“Of course, there’s uncertainty,” Elliot said. “We are some of the first people in the world to get this vaccination. But, you really have to weigh the benefits and risks, and this is a deadly virus.”


Robert Fowler, director of environmental services and transport at Berkshire Medical Center in Pittsfield, is among the first group of hospital employees in the Berkshires on Thursday to receive Pfizer’s COVID-19 vaccine at the hospital. 

Many of his colleagues agree. A “significant majority” of staff who have responded to an ongoing hospital survey say they are willing to take the vaccine, according to Leary.

Robert Fowler, director of environmental services and transport at BMC, said he took the vaccine to set an example for his employees and the general public. Some staff are hesitant, he said, because the vaccine is so new.

“But, I think most of them want to give it a try,” he said. “COVID has hit health care workers really hard, and we need to take a step to put it away.”


Michaela Foote, a clinical support specialist at a Berkshire Health Systems COVID-19 testing clinic, was among the first vaccine recipients in Berkshire County. While her side effects from the first dose were mild, she had chills and a full-body ache after the second shot.

Michaela Foote, a clinical support specialist at a testing clinic, was one of the employees who decided to get the vaccine despite some trepidation.

“The whole time I was driving there, I was really nervous,” she said. “Just because it’s so brand new. I know a lot of people have been hesitant.”

Her fear melted away after she arrived at BMC and saw the line of doctors and other medical professionals preparing to be vaccinated.

“It was a big relief to see all the other people,” she said. “And it was a great thing to do.”

With nearly 2,000 employees set to be vaccinated over the next few days, immunity could be just weeks away for many frontline health care workers. While the Pfizer vaccine requires a second shot after three weeks, early studies have shown that the first dose alone provides strong protection in about 10 days.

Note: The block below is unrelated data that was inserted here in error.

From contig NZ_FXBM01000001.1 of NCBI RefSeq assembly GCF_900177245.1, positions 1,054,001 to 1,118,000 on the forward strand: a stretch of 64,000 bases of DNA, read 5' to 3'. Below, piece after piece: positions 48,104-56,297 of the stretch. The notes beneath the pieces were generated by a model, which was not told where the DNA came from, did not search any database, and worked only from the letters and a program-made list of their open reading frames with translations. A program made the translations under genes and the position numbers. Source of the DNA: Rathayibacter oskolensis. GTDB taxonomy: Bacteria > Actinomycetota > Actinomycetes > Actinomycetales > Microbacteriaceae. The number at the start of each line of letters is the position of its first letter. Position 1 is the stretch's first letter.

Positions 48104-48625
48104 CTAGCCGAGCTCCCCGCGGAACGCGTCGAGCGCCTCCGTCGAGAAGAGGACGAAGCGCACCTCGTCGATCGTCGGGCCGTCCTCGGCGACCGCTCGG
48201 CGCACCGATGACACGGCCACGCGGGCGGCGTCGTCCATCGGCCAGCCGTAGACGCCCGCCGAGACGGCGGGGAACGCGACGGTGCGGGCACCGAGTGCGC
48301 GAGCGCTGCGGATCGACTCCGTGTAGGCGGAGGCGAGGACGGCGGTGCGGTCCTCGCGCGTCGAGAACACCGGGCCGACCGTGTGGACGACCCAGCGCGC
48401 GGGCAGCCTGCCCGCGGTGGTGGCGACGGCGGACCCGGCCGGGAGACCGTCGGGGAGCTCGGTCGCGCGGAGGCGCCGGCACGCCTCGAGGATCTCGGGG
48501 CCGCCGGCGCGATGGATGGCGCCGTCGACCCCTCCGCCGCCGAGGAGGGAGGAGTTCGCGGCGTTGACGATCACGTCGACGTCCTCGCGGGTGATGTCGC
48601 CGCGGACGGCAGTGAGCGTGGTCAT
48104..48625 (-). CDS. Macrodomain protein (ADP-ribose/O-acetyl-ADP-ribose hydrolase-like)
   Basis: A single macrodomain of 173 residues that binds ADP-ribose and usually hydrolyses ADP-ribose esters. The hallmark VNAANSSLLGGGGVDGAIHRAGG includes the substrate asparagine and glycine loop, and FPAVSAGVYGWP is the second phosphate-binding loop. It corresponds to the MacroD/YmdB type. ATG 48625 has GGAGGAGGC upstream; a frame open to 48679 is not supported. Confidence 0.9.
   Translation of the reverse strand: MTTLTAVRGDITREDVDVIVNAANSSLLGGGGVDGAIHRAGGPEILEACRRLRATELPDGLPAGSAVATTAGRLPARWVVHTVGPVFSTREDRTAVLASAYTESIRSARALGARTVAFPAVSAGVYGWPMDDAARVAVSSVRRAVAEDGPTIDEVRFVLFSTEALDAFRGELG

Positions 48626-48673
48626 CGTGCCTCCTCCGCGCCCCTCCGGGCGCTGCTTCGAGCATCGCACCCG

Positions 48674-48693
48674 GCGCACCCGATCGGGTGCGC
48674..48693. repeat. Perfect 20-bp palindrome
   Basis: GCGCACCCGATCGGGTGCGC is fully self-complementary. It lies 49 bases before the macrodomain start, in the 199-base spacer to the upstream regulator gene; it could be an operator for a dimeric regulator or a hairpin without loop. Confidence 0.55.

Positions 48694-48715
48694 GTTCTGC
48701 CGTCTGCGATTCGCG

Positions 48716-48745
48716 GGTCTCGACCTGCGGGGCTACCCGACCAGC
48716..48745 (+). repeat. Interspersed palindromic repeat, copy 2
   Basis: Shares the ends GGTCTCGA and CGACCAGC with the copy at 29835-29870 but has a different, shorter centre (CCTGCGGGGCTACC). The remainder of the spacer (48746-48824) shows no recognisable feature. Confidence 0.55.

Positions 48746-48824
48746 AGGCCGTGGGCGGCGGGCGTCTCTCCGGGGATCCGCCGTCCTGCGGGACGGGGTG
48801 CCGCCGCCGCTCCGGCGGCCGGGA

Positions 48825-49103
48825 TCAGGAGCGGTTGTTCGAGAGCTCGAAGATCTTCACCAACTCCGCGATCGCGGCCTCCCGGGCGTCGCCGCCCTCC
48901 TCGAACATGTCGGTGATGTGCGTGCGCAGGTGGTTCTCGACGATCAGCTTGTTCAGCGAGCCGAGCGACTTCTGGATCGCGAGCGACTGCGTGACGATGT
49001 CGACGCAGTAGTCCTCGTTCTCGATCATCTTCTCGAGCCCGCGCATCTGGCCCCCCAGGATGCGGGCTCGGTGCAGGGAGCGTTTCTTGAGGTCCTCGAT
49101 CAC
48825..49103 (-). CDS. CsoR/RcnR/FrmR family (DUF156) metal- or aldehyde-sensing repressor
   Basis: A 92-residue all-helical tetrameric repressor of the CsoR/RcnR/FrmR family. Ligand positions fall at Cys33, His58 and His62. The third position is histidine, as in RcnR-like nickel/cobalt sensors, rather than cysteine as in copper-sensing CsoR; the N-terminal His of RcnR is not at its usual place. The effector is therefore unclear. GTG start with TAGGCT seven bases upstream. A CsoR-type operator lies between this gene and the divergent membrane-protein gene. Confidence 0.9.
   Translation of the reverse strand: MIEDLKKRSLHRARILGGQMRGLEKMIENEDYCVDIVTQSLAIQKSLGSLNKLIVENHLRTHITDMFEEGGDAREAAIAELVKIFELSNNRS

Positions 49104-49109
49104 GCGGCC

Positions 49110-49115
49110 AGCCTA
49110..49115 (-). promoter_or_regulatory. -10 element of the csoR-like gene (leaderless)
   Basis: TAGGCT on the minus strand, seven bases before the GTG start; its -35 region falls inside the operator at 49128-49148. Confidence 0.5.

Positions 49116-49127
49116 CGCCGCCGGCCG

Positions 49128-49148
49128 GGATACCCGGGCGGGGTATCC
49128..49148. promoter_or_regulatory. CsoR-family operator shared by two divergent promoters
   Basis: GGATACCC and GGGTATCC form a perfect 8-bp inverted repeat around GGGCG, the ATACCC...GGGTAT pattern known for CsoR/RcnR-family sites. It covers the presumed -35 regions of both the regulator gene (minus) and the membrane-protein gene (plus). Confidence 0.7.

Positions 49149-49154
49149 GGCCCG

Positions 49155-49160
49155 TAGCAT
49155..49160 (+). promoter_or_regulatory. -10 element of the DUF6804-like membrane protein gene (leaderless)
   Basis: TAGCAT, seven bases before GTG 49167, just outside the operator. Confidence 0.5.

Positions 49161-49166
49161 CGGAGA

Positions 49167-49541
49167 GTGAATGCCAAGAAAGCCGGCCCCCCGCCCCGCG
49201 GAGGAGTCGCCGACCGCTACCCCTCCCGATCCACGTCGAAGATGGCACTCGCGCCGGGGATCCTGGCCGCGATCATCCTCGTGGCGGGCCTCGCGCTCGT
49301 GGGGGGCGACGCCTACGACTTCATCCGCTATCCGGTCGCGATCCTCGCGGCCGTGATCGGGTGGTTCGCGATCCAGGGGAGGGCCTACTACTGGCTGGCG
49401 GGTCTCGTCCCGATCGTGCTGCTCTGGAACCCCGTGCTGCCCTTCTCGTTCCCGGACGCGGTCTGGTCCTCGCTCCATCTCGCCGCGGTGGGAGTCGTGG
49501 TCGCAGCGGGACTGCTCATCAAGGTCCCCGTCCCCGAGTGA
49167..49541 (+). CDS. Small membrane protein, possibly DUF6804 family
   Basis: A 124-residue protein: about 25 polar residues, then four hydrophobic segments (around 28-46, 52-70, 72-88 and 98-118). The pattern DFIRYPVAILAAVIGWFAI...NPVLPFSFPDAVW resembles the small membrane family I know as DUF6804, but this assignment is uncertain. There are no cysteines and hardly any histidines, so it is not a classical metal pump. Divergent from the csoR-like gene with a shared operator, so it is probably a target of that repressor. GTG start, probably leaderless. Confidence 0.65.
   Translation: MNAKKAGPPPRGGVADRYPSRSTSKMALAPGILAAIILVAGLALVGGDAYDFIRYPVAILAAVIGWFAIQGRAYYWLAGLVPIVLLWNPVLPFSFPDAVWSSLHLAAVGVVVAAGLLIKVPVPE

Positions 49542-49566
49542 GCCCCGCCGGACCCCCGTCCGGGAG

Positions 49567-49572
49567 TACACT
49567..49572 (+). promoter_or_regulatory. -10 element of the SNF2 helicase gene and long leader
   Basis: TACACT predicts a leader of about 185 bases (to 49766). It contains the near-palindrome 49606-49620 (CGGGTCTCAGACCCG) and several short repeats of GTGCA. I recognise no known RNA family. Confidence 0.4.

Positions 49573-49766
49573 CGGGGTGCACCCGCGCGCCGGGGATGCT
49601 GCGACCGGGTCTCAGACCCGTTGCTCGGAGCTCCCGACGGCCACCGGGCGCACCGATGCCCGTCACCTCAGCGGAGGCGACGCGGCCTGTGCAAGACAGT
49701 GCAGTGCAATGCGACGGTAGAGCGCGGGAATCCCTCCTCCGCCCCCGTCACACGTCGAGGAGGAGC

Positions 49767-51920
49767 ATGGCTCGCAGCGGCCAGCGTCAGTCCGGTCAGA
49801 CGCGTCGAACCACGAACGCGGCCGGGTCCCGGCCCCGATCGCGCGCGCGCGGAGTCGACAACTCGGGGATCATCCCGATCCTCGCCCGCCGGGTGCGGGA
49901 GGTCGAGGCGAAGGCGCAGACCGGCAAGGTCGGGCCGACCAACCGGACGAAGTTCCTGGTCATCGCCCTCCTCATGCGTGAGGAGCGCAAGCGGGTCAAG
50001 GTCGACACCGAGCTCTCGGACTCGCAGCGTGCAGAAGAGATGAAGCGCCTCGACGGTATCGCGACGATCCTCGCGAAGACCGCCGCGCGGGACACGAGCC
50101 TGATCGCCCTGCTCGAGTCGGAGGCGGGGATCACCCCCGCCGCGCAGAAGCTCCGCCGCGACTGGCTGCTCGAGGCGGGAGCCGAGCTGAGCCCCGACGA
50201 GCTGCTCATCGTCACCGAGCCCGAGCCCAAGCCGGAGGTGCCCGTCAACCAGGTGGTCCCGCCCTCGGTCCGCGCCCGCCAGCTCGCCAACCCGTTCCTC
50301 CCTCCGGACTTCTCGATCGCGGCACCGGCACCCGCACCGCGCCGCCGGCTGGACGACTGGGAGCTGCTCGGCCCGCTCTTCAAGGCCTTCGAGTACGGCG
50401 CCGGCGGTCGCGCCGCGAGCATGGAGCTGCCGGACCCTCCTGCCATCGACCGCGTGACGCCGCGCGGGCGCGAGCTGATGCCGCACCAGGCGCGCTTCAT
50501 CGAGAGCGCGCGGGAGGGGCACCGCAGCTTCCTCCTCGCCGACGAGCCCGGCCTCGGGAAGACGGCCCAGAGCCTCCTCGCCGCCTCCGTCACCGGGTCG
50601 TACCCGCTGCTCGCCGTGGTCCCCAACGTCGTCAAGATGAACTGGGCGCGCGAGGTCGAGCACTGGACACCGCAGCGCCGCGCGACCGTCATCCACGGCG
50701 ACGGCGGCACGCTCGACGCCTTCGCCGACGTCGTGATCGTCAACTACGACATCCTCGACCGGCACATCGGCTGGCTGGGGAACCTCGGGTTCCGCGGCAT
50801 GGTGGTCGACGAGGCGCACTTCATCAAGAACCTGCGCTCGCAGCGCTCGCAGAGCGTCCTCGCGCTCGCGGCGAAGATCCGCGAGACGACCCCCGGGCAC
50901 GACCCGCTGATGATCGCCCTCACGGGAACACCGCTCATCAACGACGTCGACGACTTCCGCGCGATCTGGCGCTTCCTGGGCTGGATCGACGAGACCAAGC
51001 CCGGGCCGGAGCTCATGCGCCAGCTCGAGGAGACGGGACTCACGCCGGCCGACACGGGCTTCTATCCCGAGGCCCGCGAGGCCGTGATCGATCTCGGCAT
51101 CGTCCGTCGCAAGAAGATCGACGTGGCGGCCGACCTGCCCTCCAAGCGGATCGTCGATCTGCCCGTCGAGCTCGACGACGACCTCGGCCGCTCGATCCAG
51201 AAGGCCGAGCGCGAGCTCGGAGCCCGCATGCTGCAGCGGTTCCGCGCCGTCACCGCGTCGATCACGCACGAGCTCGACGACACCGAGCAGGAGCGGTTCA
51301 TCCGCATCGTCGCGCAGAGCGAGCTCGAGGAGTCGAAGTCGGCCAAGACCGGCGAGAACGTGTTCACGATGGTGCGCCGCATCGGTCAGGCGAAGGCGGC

We can be those early adopters’

Even as vaccines offer hope for the long term, the short-term picture continues to look bleak, with county hospitals bracing for a jump in infections after Christmas.

“It feels like things are bearing down on us,” Elliot said. “But, we have to look forward as well.”

Hospital operations will remain unchanged after the early doses of the vaccine. The big difference, Elliot said, is that vaccinated health care workers will be able to relax, as their likelihood of falling seriously ill from the virus plummets. Many have had to worry about becoming infected at work for more than nine months.

“It’s the anxiety that goes with this, the fear of, ‘Am I going to bring this home?’ ” he said. “That sort of stress and pressure, we’ve all had to work through it … so, the vaccine will give us a sense of confidence in handling this virus.”

It is not clear yet whether someone who is vaccinated still can be contagious, and public health experts say everyone who receives a vaccine should still wear a mask and social distance. At BHS, staff will continue to take the same precautions they have exercised throughout the pandemic.

But, even in these early stages, the vaccine has given Elliot a window into another world, where people can return to their normal lives and patients no longer suffer alone in intensive care units.

“It’s really difficult for us to see patients having this freight train of a virus run through their body, knowing what’s going to happen to them,” he said. “It’ll be really nice to see less of that.”

He hopes that anyone hesitant about the vaccine will be reassured that hundreds of thousands of health care workers across the country are stepping up to receive the first vaccinations.

“We’re human beings, we have the same concerns and fears that they have,” he said. “I hope that we can be those early adopters and demonstrate that this thing is going to work.”

This story has been modified to correct the number of vaccinations given based on updated information from Berkshire Health Systems.

Francesca Paris can be reached at fparis@berkshireeagle.com and 510-207-2535.